I don't get it. What is the long term GOP plan here? I just read a poll that says the Democratic Party could possibly pick up seven seats in the Senate. And yet, the GOP Senators still tie themselves as tightly as possible to Trump. Doesn't seem very rational to me...thoughts?

They know that their base consists of Trump supporters, and they fear that if they abandon Trump, their voters will abandon them. But that means that if Trump goes down, they go down too.

I won't lie--I fear for the future of the ACA if the Supreme Courts gets a conservative supermajority. The way I understand it, if it gets repealed, every last one of us will be affected to some degree. And the definition of "pre-existing conditions," according to those I know in the medical field, is VERY wide. Up to now, I had thought that Republican leaders were smart enough to know that the ACA has saved countless lives by expanding coverage to those who were previously denied it, and that repealing it would be political suicide. Has that understanding suddenly fallen by the wayside and become an acceptable tradeoff for Republicans to get a supermajority on the Supreme Court?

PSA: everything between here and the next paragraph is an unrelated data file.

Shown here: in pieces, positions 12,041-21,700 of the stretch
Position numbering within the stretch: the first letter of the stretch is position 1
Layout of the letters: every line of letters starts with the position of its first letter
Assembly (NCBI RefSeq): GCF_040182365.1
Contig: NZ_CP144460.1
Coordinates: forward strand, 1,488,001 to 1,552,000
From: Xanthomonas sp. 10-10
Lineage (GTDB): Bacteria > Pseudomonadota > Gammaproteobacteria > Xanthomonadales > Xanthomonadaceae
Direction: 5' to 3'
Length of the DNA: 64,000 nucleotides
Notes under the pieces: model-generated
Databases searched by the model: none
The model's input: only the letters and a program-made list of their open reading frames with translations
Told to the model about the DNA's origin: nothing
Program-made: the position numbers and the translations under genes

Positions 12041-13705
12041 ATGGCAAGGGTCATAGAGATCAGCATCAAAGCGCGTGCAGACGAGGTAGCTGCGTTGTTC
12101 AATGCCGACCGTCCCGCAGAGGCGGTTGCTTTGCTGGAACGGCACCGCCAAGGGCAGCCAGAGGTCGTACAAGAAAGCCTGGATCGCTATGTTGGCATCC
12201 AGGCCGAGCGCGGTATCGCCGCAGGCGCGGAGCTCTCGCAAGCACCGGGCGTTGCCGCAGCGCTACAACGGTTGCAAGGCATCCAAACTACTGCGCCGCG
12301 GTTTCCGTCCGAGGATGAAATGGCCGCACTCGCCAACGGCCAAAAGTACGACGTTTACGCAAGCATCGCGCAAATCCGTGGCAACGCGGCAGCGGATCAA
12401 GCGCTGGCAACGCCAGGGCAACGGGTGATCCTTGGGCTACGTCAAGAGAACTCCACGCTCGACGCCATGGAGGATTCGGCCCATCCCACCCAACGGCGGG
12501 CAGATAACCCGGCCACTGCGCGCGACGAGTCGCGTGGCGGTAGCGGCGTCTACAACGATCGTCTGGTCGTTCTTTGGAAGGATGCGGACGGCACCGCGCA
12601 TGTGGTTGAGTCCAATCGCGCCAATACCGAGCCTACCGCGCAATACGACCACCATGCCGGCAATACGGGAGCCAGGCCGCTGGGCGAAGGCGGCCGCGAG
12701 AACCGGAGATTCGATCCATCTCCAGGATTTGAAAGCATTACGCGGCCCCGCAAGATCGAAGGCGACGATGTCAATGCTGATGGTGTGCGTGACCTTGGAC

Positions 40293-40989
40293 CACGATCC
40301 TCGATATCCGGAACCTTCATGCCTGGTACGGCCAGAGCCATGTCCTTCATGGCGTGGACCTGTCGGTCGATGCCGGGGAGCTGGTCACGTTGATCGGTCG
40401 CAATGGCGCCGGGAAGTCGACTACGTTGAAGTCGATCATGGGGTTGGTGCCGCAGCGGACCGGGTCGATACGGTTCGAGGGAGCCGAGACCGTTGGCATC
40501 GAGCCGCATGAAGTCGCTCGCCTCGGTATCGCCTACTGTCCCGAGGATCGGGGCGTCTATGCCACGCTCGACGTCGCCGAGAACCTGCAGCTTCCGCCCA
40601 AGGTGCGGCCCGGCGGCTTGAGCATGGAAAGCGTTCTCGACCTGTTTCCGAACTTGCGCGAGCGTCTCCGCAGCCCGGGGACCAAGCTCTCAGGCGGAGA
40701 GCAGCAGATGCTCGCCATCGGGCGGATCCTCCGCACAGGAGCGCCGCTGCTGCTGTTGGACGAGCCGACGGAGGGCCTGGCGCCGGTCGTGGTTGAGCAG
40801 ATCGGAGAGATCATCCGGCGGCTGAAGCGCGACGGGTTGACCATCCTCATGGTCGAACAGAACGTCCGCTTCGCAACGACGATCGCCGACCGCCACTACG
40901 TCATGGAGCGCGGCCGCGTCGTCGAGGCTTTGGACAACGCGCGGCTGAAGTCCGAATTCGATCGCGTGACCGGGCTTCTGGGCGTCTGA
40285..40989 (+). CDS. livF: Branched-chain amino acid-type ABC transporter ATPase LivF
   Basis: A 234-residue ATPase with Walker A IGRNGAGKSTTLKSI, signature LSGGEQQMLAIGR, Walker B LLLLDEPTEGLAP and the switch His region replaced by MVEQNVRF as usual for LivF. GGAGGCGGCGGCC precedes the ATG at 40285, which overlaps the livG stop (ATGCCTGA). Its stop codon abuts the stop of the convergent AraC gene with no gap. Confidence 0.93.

Republicans are trying to play both sides of the ACA issue. They don't like it, and call it "socialized medicine," but they are beginning to realize that their constituents both like it and need it. So now the party pledges to support an insurance guarantee for those with preexisting conditions -- though Republicans have no credible story to tell about how they will deliver on that guarantee.